Turkey will implement provisions of the Montreux Convention regarding the Regime of Straits and the passage of warships through the Bosporus and the Dardanelles. The implementation will be in a transparent manner as the situation in Ukraine constitutes a “war,” Foreign Minister Mevlut Cavusoglu said on Sunday.
The convention dating back to 1936 gives Turkey control of its straits and authority to regulate the transit of naval warships. Turkey is authorized to close the Straits to all foreign warships in wartime or when it was threatened by aggression.
If other states are at war and Turkey is neutral, the straits are closed for those belligerent countries.
“Under these conditions, we will apply the Montreux agreement. Article 19 is pretty clear. In the beginning, it was a Russian attack and we evaluated it with experts, soldiers, and lawyers. Now it has turned into a war. This is not a military operation; it is officially a state of war,” FM Cavusoglu told private broadcaster CNN Türk on Feb. 27.
In this case, of course, Turkey will “apply the Montreux agreement this way,” he said.
He recalled that the warships of littoral states can return their fleet to their bases through the Bosphorus and Dardanelles straits and Turkey cannot prevent this passage.
“Here it is clear whether the [concerned] ship is registered to the base. There should be no abuse. She should not be involved in a war after saying she will go back to the base and passing through the Bosphorus,” the minister stated.
Two days ago, Cavusoglu was saying:
- If Ankara decides it is a war, it can ban vessels, Turkey is not a part of any war.
- “But even if we ban it, Russians have right [of passage]. During negotiations, Russia has had amended that clause. Articles of 19, 20 and 21 are regulating them..”
Note that Russia is one of the signatories of the Montreux Convention [see below].
Regarding allegations that Turkey is not participating in the sanctions against Russia, Cavusoglu said they are not true.
“We have made our statements; they are very clear. We said that we do not accept the attacks of Russia. Turkey’s position is very clear. Our aim is to be in favor of dialogue,” the minister also said, elaborating on Ankara’s decision to abstain in a vote of the Council of Europe which suspended Russia from its rights of representation in the Committee of Ministers and in the Parliamentary Assembly.
The Montreux Convention
Red: Bosporus Straits Yellow: Dardanelles Straits
The Montreux Convention was ratified by Turkey, United Kingdom, France, the USSR, Bulgaria, Greece, Germany, Yugoslavia and Japan.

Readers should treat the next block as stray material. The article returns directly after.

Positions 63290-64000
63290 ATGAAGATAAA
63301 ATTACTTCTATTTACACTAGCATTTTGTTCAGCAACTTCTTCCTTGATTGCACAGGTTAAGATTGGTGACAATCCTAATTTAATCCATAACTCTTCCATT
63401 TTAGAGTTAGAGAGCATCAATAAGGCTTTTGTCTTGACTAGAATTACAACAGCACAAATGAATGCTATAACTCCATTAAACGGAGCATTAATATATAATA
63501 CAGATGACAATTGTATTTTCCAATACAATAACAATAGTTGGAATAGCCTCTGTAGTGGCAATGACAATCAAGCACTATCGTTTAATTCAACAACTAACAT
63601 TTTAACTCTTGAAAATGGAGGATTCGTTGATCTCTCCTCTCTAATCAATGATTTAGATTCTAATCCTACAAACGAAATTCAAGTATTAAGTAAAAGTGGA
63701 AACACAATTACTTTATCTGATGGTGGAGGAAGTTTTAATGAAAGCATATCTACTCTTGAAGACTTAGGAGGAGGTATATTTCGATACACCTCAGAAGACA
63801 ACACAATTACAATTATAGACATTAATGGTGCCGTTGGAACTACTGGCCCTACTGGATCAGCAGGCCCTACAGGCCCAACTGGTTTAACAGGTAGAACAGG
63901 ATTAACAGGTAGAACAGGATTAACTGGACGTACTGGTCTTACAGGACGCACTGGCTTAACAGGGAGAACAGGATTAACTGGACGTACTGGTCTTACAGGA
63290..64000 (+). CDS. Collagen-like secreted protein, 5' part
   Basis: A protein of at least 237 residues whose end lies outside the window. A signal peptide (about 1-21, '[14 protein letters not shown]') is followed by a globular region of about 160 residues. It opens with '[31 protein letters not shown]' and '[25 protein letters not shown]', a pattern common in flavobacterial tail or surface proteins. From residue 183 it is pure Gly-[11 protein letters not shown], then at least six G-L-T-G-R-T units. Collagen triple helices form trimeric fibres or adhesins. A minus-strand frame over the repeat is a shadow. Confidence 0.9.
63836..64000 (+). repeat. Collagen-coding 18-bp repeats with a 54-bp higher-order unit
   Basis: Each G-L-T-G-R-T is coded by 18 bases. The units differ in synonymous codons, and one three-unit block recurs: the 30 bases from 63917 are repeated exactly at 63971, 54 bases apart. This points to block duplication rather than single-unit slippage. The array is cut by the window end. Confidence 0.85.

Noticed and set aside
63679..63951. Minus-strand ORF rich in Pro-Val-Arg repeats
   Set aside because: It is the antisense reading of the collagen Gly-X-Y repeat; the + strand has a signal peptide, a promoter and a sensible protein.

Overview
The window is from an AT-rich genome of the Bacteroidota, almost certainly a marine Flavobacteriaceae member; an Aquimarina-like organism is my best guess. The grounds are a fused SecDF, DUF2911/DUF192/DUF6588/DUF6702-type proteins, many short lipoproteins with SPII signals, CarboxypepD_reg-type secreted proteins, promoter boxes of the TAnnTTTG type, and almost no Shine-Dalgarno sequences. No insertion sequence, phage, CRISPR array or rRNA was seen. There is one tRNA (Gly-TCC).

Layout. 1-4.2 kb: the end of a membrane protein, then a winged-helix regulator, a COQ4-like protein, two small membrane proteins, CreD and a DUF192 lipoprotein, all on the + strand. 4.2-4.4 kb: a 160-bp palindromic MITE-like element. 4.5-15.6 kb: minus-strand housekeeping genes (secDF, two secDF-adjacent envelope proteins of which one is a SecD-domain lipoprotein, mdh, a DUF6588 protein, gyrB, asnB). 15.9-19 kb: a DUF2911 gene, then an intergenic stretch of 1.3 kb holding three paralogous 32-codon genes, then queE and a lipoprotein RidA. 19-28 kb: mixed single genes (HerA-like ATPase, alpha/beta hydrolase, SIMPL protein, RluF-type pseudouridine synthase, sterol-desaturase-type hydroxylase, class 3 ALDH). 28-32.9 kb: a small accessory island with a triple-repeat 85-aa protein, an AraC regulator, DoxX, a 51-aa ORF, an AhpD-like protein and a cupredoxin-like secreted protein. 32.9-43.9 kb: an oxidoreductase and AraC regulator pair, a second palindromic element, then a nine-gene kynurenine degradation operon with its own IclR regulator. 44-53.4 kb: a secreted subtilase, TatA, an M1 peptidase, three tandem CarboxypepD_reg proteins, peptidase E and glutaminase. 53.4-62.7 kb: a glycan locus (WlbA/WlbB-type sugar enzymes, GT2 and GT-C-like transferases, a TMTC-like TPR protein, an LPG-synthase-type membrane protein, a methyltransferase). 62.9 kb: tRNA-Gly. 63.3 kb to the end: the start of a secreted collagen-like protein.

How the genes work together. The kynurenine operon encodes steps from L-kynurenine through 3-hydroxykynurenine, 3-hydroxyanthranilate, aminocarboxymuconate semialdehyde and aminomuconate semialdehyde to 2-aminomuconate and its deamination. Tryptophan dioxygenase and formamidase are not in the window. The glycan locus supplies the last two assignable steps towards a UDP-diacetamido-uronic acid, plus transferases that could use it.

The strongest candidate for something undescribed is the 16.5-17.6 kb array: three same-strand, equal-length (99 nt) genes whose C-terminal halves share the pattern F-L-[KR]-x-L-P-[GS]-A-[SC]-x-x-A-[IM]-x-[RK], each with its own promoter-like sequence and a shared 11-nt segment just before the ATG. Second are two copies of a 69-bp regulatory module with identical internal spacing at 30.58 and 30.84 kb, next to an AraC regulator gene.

The Convention Regarding the Regime of the Straits gives Turkey control over the Bosporus and Dardanelles Straits and regulates the transit of naval warships. The Convention guarantees the free passage of civilian vessels in peacetime, and restricts the passage of naval ships not belonging to Black Sea states.
Turkey is authorized to close the Straits to all foreign warships in wartime or when it was threatened by aggression. Also, it is authorised to refuse transit from merchant ships belonging to countries at war with Turkey.
A number of highly-specific restrictions were imposed on what type of warships are allowed passage. Non-Black-Sea powers willing to send a vessel must notify Turkey 15 days prior of their sought passing, while Black Sea states must notify within 8 days of passage. Also, no more than nine foreign warships, with a total aggregate tonnage of 15,000 tons, may pass at any one time. Furthermore, no single ship heavier than 10,000 tonnes can pass. An aggregate tonnage of all non-Black Sea warships in the Black Sea must be no more than 45,000 tons (with no one nation exceeding 30,000 tons at any given time), and they are permitted to stay in the Black Sea for no longer than twenty-one days. Only Black Sea states may transit capital ships of any tonnage, escorted by no more than two destroyers.
Under Article 12, Black Sea states are also allowed to send submarines through the Straits, with prior notice, as long as the vessels have been constructed, purchased or sent for repair outside the Black Sea.
The less restrictive rules applicable to Black Sea states were agreed as, effectively, a concession to the Soviet Union, the only Black Sea state other than Turkey with any significant number of capital ships or submarines.The passage of civil aircraft between the Mediterranean and Black Seas is permitted but only along routes authorized by the Turkish government. More information on the Straits Regime on wikipedia.
PS Given the current situation, the Straits are one bargain card in the hands of Turkey. The point is whether it will really side with the NATO and the Europeans against Russia or in the end it will decided otherwise.
From what I understood, it cannot 100% close the Straits to Russian warships.